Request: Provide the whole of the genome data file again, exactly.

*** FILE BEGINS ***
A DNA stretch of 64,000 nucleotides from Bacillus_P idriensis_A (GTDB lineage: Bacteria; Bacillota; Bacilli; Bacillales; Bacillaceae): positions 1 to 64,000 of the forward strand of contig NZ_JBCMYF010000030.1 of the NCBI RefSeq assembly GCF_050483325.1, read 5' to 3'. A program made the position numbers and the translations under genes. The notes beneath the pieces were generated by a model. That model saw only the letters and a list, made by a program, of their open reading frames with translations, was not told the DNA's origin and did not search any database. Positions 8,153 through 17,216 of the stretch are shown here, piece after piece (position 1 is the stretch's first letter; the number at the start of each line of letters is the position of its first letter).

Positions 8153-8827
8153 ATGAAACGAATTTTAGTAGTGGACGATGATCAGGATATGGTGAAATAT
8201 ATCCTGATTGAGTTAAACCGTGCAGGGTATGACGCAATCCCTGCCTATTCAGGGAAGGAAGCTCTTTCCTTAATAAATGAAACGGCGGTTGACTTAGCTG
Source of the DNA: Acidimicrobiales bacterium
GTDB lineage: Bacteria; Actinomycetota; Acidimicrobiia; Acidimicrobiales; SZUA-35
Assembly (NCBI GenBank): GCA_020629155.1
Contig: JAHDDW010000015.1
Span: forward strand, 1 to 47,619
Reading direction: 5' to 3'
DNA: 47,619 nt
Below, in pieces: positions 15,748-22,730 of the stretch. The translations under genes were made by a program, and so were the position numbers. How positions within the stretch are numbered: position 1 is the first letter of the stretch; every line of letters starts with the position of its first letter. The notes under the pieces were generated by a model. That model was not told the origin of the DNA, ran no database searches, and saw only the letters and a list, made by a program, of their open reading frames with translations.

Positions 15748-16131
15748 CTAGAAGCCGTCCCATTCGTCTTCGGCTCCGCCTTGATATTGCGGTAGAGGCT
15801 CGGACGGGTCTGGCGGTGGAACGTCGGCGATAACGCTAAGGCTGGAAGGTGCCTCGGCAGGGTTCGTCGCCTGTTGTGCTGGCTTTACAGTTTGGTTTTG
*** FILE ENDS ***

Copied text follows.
A DNA stretch of 64,000 nucleotides from Bacillus_P idriensis_A (GTDB lineage: Bacteria; Bacillota; Bacilli; Bacillales; Bacillaceae): positions 1 to 64,000 of the forward strand of contig NZ_JBCMYF010000030.1 of the NCBI RefSeq assembly GCF_050483325.1, read 5' to 3'. A program made the position numbers and the translations under genes. The notes beneath the pieces were generated by a model. That model saw only the letters and a list, made by a program, of their open reading frames with translations, was not told the DNA's origin and did not search any database. Positions 8,153 through 17,216 of the stretch are shown here, piece after piece (position 1 is the stretch's first letter; the number at the start of each line of letters is the position of its first letter).

Positions 8153-8827
8153 ATGAAACGAATTTTAGTAGTGGACGATGATCAGGATATGGTGAAATAT
8201 ATCCTGATTGAGTTAAACCGTGCAGGGTATGACGCAATCCCTGCCTATTCAGGGAAGGAAGCTCTTTCCTTAATAAATGAAACGGCGGTTGACTTAGCTG
Source of the DNA: Acidimicrobiales bacterium
GTDB lineage: Bacteria; Actinomycetota; Acidimicrobiia; Acidimicrobiales; SZUA-35
Assembly (NCBI GenBank): GCA_020629155.1
Contig: JAHDDW010000015.1
Span: forward strand, 1 to 47,619
Reading direction: 5' to 3'
DNA: 47,619 nt
Below, in pieces: positions 15,748-22,730 of the stretch. The translations under genes were made by a program, and so were the position numbers. How positions within the stretch are numbered: position 1 is the first letter of the stretch; every line of letters starts with the position of its first letter. The notes under the pieces were generated by a model. That model was not told the origin of the DNA, ran no database searches, and saw only the letters and a list, made by a program, of their open reading frames with translations.

Positions 15748-16131
15748 CTAGAAGCCGTCCCATTCGTCTTCGGCTCCGCCTTGATATTGCGGTAGAGGCT
15801 CGGACGGGTCTGGCGGTGGAACGTCGGCGATAACGCTAAGGCTGGAAGGTGCCTCGGCAGGGTTCGTCGCCTGTTGTGCTGGCTTTACAGTTTGGTTTTG